Then there’s the more pernicious disinformation which is information given out generally by government agencies (all over the world) which misrepresent the facts for a specific reason — they’re lies that sound truthful, and often there’s an agenda in this “lying”. Then there’s misinformation, which is less purposely wrong and misleading, but nonetheless, inaccurate. Finally, there is simply omission. News is just not reported, so the public has no knowledge of events.

What’s a person seeking truth to do? It seems as if any sources we go to may be gilding or diminishing the truth. There is little else to do than choose sources that seem generally reliable and read several of those — then judge what seems reasonable.

One of the most interesting continuing news stories that keeps popping up like Wack-a-Moles is the alleged interference by Russia in the 2016 elections. Have any facts been produced which are indisputable to show that this is either true or false? Yet the story has a life of its own, or it is in the best interest of group to keep the allegations alive.

There are so many other examples, big and small: global warming; Melania Trump’s shoes (who cares — it’s petty and stupid to mention it); the lack of coverage on the devastating earthquake in Mexico (like we don’t have enough of our own problems); the reasons Hillary Clinton lost the election (is her book accurate?); North Korea’s intentions regarding the rest of the world (I dread to think); what diet’s best for losing weight?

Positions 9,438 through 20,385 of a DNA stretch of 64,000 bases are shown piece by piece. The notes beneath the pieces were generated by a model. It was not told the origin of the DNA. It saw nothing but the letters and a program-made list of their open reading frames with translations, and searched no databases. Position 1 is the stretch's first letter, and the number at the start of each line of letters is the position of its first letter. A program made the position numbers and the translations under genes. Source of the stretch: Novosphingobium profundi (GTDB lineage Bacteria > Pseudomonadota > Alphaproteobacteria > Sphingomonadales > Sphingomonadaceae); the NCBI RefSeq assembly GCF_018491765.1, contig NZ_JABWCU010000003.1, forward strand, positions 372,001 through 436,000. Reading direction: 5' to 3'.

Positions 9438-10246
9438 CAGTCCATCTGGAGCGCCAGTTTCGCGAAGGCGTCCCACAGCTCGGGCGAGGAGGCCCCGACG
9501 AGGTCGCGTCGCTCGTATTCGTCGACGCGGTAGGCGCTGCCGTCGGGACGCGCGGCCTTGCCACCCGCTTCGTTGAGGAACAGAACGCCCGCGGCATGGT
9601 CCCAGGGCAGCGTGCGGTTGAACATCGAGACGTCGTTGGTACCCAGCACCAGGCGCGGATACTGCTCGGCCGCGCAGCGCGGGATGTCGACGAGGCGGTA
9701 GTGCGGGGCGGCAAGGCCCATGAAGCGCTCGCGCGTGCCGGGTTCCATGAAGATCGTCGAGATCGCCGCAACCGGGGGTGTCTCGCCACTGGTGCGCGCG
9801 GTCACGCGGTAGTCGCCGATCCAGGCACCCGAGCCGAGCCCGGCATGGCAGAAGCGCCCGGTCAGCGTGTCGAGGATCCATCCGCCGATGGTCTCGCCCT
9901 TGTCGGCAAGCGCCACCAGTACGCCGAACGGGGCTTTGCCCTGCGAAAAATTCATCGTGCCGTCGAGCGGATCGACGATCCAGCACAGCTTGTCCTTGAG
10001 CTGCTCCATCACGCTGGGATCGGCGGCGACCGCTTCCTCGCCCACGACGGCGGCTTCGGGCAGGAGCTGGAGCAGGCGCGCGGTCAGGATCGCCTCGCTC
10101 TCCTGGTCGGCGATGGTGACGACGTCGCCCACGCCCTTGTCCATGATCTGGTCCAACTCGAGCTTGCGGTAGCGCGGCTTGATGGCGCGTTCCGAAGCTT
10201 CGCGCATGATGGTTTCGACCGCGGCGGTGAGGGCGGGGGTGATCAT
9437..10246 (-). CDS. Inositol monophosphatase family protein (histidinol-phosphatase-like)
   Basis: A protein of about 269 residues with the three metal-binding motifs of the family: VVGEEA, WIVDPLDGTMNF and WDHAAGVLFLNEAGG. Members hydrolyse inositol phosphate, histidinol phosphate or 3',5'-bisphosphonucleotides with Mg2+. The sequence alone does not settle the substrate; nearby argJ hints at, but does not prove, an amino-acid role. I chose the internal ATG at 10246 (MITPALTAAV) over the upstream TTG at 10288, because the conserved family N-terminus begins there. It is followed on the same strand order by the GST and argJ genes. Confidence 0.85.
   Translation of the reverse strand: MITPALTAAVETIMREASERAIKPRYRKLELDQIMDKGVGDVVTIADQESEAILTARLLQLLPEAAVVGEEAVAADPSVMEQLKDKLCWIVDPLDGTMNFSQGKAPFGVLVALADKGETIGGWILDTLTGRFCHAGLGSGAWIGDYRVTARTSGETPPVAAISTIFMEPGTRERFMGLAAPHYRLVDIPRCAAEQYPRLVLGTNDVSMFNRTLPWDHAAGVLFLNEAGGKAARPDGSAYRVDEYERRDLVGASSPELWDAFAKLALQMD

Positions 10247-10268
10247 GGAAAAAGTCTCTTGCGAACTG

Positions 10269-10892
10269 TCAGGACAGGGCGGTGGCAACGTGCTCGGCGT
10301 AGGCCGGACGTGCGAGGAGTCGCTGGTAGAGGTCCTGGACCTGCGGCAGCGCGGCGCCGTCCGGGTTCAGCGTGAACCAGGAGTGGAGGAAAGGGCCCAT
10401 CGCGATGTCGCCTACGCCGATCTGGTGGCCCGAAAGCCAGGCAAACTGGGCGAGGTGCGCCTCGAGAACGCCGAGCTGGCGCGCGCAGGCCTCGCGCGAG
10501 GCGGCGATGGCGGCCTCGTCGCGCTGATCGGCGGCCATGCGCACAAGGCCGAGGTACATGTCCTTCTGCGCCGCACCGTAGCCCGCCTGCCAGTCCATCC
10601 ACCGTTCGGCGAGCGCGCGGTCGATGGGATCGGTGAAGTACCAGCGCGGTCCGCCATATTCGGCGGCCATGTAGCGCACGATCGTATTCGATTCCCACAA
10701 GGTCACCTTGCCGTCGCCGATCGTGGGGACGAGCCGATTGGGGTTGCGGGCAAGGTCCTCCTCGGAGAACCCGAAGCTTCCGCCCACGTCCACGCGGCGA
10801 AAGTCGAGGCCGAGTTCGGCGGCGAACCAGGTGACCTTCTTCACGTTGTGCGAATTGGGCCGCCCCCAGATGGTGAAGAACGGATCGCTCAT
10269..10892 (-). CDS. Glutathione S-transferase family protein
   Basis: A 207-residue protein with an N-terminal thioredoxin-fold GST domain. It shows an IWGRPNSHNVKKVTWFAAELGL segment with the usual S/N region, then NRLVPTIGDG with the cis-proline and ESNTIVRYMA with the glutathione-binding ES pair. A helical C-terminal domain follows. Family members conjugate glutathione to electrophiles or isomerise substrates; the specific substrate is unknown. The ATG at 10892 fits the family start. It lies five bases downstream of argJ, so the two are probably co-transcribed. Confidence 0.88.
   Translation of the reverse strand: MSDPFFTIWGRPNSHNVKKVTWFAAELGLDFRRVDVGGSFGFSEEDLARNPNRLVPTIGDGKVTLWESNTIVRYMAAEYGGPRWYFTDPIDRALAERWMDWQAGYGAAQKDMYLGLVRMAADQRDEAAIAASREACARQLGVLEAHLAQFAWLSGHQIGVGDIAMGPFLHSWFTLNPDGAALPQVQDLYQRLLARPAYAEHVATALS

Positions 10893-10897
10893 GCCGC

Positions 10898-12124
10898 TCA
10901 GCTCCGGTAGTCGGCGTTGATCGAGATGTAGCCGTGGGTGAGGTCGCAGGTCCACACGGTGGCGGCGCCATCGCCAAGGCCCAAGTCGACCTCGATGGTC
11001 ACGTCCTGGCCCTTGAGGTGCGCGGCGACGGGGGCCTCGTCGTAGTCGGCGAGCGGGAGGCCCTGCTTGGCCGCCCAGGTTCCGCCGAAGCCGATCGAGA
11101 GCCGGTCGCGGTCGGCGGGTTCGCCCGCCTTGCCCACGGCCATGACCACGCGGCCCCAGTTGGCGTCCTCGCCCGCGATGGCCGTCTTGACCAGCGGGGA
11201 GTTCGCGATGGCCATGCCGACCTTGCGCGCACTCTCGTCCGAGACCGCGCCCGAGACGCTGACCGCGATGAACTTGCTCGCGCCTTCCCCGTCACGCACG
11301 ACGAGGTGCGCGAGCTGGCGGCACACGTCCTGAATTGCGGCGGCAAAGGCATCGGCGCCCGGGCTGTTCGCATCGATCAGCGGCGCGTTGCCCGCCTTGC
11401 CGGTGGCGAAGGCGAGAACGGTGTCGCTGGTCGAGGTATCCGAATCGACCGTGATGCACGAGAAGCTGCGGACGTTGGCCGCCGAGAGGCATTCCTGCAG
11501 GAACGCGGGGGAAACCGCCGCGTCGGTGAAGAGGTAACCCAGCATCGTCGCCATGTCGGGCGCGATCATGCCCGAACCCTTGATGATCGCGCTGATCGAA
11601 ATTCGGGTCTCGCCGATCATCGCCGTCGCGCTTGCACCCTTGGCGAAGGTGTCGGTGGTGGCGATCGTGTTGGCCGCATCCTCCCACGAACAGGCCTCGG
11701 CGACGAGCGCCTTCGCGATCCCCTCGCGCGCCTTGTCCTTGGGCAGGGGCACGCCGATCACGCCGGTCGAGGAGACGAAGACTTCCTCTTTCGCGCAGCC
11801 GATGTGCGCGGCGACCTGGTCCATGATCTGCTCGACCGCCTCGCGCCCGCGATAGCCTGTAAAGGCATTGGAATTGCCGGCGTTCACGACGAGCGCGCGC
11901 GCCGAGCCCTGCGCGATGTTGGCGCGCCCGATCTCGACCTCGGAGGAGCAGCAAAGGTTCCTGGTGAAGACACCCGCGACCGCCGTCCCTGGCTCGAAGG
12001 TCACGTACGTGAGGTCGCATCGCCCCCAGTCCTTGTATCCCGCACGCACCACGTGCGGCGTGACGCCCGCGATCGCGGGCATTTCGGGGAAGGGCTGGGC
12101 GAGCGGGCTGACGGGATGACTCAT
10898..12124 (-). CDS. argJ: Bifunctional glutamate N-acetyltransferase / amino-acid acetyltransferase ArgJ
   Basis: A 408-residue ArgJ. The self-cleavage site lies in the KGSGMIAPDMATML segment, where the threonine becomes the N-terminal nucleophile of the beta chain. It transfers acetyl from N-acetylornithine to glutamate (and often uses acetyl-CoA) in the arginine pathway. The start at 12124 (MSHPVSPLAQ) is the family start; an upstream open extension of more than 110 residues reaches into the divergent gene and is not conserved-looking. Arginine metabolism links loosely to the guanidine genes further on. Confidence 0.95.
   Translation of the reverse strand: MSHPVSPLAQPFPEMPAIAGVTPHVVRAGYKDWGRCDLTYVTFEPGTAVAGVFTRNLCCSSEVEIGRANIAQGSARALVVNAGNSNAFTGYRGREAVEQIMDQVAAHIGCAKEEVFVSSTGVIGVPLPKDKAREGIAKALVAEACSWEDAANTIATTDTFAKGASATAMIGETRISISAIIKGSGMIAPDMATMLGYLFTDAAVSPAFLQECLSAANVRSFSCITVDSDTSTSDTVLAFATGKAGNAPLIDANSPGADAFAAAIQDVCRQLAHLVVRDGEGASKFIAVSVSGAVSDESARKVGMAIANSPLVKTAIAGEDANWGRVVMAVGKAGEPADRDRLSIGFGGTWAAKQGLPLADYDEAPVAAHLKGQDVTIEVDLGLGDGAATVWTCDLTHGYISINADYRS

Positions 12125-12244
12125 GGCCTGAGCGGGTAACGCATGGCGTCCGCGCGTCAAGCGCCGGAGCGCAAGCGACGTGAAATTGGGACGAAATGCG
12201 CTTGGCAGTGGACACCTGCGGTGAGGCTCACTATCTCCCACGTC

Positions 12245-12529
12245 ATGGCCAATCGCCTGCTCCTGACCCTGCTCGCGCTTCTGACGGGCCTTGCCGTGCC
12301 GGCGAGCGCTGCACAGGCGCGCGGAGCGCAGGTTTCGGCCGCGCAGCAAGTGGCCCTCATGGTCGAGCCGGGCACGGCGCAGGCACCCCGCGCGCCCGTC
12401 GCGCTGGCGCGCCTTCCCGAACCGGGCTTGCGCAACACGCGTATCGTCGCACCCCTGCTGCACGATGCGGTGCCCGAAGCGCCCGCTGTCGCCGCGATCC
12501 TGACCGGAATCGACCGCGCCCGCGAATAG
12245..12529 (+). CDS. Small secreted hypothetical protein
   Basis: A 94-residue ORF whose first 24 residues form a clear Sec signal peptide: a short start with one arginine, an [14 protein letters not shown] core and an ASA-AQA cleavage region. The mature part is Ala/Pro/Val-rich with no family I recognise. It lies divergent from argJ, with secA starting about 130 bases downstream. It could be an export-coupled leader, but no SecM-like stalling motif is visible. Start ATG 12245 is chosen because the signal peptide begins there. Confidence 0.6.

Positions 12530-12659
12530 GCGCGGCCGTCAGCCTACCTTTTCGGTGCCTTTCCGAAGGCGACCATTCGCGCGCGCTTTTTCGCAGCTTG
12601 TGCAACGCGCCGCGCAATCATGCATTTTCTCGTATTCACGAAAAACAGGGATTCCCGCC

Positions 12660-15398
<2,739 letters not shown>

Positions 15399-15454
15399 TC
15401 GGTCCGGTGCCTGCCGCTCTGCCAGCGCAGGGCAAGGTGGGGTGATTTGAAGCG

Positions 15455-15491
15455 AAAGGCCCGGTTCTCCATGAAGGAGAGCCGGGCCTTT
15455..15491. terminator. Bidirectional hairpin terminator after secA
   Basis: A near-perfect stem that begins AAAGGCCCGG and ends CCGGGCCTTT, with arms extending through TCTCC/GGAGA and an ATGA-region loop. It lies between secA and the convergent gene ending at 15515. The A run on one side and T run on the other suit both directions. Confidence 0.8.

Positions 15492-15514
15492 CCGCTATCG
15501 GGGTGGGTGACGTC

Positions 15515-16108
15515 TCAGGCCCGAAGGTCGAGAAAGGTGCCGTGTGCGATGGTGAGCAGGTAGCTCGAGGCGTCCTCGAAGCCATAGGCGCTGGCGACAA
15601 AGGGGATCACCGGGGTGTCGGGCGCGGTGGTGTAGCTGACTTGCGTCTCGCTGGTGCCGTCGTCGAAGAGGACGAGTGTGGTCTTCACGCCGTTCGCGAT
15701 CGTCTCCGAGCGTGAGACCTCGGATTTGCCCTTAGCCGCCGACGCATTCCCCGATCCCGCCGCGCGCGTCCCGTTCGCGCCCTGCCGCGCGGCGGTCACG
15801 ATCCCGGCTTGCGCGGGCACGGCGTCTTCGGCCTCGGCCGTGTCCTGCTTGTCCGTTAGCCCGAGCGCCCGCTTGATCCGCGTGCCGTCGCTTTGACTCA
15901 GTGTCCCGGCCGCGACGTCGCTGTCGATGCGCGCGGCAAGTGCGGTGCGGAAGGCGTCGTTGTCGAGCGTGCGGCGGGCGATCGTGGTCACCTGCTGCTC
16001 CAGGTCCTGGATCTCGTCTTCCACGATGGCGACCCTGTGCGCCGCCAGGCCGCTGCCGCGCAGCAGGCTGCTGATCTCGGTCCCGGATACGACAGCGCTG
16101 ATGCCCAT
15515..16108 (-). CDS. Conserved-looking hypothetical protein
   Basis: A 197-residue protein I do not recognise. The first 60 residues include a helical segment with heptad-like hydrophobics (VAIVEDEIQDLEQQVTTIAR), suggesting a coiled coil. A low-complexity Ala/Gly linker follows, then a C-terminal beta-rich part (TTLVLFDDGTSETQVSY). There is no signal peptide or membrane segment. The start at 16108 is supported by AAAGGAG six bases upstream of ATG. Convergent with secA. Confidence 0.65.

Biased minds, conflicting facts, special interests, a desire to be first in the ratings — all of these obscure the truth I’d like to know.




Mad or Madness


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I’m mad. I didn’t wake up this way. My husband came into the bedroom about 7:30 as I was getting up and told me our drain (the main drain) was backed up AGAIN and I couldn’t use any of the “facilities”. When the drain gets blocked, the sewage water from the house drains onto the utility room floor. It’s disgusting, and I should be thankful to my husband for cleaning up that mess. And I am grateful, but I still can’t shake my anger.

For anger to be this strong, I feel like there has to be another reason. I’m feeling it in my muscles and bones, that pent-up feeling of powerlessness. I need a vent, and soon I’ll go to yoga, and hopefully that will help.

What’s odd, is I rarely get rip-roarin’ mad. I think all the pressures that are foisted upon us from a 24-hour news cycle has something to do with it. My sister lives in Florida near Tampa, and of course I’m worried about her, her children, and her grandchildren — and even people I don’t know. What a horrible storm. The devastation in Houston has only begun to be cleared up — and that will take forever — and now we have another area of the country waiting to be torn to shreds and dropped in floods of filthy water.

Life’s not fair. (But I know that.)

I get tired of the Trump bashing, the races fighting, the Alt-Left assaulting the Alt-Right, and vice versa, the Neo-Nazis, the Left-wing agitators, the attacks on free speech and free thought — I think I need a rest from TV and the internet.

I’m mad, but now I’m off to yoga, and hopefully I’ll be able to quit obsessing and cope with the rest of the day, not matter what cr*p it brings.